It’s adorable the way she tells me to go to hell. She’s angry and that’s scary for her. Regression follows. She’s not a strong and independent woman in this moment. She’s a very cute little girl who’s relying on her survival skills to face what she fears. Unfortunately, she was taught that children are to be seen and not heard. When no one listens it’s hard to have a voice.
I push her because I don’t want to talk to an eight year old child. I want to talk with a pissed off and formidable woman. Most of all I want that woman to protect and nurture the child like part of her so that she can feel more secure and confident in who she is and what she does.
Integrating the parts of ourselves and our experiences allows us to move away from seeing ourselves as broken. We all want to be made whole but many of us get stuck hating pieces of ourselves. She’s moving toward acceptance that she can’t forget and she can’t get simply over it. The only way out is through it.
That which we fear releasing gets recycled and relived. We stuff it back down over and over again. Progressively it becomes the tightness in our chest, the weight we carry on our shoulders and the heaviness of our hearts. Truth to tell, we want someone to take the burden from us and we’re angry that no one’s showing up to give us the relief we crave.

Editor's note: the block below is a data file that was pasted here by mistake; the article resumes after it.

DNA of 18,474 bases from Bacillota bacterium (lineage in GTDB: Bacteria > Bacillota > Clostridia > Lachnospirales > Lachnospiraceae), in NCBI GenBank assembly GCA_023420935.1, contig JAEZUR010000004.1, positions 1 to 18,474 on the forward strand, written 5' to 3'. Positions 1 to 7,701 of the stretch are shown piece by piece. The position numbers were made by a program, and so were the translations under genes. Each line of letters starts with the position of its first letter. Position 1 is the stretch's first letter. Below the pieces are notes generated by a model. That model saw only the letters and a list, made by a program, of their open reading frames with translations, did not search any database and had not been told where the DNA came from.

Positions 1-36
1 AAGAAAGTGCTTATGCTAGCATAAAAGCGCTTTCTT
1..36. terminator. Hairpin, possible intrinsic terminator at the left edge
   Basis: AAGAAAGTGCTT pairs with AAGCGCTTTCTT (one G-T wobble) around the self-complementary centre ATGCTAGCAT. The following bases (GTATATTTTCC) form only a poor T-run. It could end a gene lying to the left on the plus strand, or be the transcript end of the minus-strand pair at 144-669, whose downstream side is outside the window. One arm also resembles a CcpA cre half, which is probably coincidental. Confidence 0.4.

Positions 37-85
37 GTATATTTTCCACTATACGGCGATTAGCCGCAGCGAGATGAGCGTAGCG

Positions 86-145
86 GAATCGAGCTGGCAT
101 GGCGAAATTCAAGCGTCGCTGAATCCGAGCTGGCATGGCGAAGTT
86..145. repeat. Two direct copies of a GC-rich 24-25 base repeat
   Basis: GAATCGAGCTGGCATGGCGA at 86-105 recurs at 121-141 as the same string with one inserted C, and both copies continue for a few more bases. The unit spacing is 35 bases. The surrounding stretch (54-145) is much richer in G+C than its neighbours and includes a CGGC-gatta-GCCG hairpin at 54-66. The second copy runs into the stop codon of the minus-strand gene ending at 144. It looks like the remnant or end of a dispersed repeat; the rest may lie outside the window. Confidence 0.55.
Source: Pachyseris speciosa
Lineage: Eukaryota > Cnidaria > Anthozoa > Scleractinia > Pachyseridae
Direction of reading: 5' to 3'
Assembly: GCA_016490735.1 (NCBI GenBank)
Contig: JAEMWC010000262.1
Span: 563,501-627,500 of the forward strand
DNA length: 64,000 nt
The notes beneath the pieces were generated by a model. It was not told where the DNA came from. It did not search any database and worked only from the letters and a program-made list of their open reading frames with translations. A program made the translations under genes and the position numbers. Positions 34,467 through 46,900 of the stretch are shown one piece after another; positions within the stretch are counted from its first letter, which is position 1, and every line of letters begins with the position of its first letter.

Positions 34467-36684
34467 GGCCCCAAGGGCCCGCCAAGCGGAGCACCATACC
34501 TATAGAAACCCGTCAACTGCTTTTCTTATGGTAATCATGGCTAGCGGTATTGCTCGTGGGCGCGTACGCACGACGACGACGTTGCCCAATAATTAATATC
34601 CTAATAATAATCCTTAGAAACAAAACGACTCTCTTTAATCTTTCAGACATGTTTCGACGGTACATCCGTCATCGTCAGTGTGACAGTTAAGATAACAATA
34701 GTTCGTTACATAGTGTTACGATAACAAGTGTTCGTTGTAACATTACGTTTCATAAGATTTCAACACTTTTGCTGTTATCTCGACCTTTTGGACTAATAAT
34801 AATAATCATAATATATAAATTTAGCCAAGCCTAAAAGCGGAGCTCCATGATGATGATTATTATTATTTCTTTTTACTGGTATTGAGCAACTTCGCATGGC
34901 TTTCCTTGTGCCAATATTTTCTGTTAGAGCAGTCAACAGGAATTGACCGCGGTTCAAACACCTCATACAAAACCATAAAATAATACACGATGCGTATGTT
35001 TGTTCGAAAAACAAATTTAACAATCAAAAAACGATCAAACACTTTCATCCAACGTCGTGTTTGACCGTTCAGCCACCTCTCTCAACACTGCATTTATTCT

When others will not be accountable for the pain they caused us, we turn our anger inward. Stephen Wright said, “Depression is anger without enthusiasm.” We know that our truth will not be accepted/respected so we don’t speak it.
“Standing on the rooftops everybody scream your hearts out” – Lost Prophets “Rooftops”
Low level depression is the natural result of a disappointing life. Fear dictates embracing self limiting perspectives that result in settling for less than we can have. Folks tell me, “It just isn’t in the cards for me.” This most often involves fatalistic predictions of becoming the crazy cat lady down the street and settling into a dead end job.
I mock them and say, “How convenient! Now you don’t have to face any of your fears.” Passive acceptance of chronic disappointment leaves us lowering our expectations until there’s no room for hope or dreams. We become people whom life just happens to. As children we had no better option. As adults we are free to consider that desperation should be anything but silent. It should sound more like Linkin’ Park’s “Faint” and emerge from the throat like a ball of fire.
Rhetorically we ask, “What good will it do to say anything? It won’t change anything.” That’s partially true. However, the goal is not to change others. The goal is to be true to ourselves. If we’re going to change meaningfully it is imperative that we have a voice and that we use it to express, advocate, create, and release.
“Speak your mind, even if your voice shakes.” – Maggie Kuhn
We’ve all seen that quote on bumper stickers. Few of us know the back story. Maggie Kuhn was a kick ass woman, seminarian, and activist who was forced to retire from her work within the Presbyterian Church because she turned 65.
Maggie still had a lot to say and do and so she founded the Gray Panthers. She organized young and old alike. She protested war, advocated for the poor, the elderly, and the mentally ill. Her efforts resulted in meaningful reform and benefitted countless Americans of all ages.
Every one of us has a story to tell and opportunities to improve not only our own lives but also the lives of others. Maggie Kuhn kicked ass because she refused to hold anything back.
Let go. Be heard. Become something greater than you are.